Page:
I’m very pleased to announce that the short documentary which I made as part of the PIMIC training network can now be seen online! It’s a short biography of Abbess Mathilda of Quedlinburg, a remarkable woman who successfully managed both a political and religious career in the tenth century. Check out the video at the link … More Born to Rule documentary now available online!
On July 2nd, 1936, an impressive ceremony was held in a small city in Saxony. Heinrich Himmler, the leader of the SS, led a procession of Nazi officials through the streets, past ranks of SS troopers and Hitler Youth, winding their way up to the tenth-century monastery that sat on a hill in the middle of … More Nazis in the nunnery*
Who is she? Mathilda was the wife of King Henry I, the first Ottonian king of the East Frankish empire. Renowned for her piety (helped by the fact that the two most detailed sources for her life are her Lives, hagiographical works designed to prove her sanctity), Mathilda was the mother of Otto I and Henry … More Spotlight on: Queen Mathilda of Saxony
I know it’s been quiet on the blog front lately, and part of the reason for that is the subject of today’s post. I’m very fortunate to be part of a research group on Power and Institutions in Medieval Islam and Christendom (or PIMIC for short). A number of other researchers like me are spread … More Making a historical documentary or: how I learned to stop worrying about footnotes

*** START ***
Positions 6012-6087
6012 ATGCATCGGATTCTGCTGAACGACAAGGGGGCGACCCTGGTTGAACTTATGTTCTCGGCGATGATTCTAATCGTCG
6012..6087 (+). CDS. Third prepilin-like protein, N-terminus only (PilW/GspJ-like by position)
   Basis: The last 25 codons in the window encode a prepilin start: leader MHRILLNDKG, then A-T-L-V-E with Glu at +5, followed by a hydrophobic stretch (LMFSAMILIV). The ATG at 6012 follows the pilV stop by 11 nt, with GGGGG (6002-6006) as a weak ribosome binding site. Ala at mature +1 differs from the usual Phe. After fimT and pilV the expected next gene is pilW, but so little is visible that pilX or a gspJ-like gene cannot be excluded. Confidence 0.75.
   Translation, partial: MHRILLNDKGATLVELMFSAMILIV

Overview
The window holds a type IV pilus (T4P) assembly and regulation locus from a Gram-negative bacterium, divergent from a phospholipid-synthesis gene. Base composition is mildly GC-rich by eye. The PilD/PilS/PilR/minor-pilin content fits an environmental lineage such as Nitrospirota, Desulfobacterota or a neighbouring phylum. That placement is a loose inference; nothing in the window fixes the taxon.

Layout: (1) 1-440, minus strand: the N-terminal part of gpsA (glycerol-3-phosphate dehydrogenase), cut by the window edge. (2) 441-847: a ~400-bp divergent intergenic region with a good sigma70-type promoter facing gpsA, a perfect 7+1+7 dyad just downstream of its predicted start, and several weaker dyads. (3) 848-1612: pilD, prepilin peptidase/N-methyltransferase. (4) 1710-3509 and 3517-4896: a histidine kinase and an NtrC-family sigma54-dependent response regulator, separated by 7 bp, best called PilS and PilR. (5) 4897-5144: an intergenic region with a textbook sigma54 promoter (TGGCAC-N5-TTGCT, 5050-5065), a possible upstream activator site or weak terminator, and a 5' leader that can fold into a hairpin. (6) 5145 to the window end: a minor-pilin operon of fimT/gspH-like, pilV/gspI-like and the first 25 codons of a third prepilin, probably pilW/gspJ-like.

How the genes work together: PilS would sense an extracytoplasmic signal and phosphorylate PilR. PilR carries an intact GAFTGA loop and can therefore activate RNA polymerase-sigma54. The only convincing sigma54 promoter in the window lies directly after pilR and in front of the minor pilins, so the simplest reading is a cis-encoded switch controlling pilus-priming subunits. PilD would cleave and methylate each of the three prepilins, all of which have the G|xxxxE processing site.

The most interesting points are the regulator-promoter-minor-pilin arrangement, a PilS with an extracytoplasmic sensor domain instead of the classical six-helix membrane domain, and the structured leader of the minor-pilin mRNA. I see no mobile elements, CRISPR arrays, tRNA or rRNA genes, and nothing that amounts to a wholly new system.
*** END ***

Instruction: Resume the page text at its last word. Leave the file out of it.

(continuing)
Over the past weekend I was lucky enough to go to on a whirlwind tour of some early medieval sites in Germany: chief amongst them being Aachen, Cologne and Essen. Unsurprisingly, I was incredibly excited to get to see some of the places that I’ve been working on. Judging by the swarming crowds at Aachen, however, … More Time shock – the hazards of visiting medieval sites
Who is she? Hrosvitha (AKA Rosvita, Hrotsvit, Hroswitha, Roswitha, Hrotsuit plus many other variations) was a canoness* from Germany who lived in the mid to late tenth century. We don’t know her exact date of birth or death, but she was most active around the 960s to 970s. As her name implies, Hrotsvitha lived at Gandersheim, … More Spotlight on Hrotsvitha of Gandersheim
As you may have gathered from my previous entries, I study female monasteries in the early Middle Ages. When I tell people this, it’s often accompanied by a blank look, until I follow it up with “or, nunneries”. This has happened often enough that I wondered if I should avoid the problem completely and stick … More A nunnery by any other name
When I explain to people that I study women and politics in the medieval world, I’ve repeatedly heard the response ‘Oh, so you’re a gender historian then?’ At first, I would nod and say ‘Yes, I suppose so’. However, as I’ve gone further with my research I’ve become increasingly uneasy with this response.
Our image of women in the medieval world tends to be somewhat grim. As one historian has put it, we see them as having two choices in life: either marriage or the cloister. When we look at the sources from this period, those women who appear are frequently being criticised, condemned or ill-treated by men … More Medieval women – only marriage and the cloister?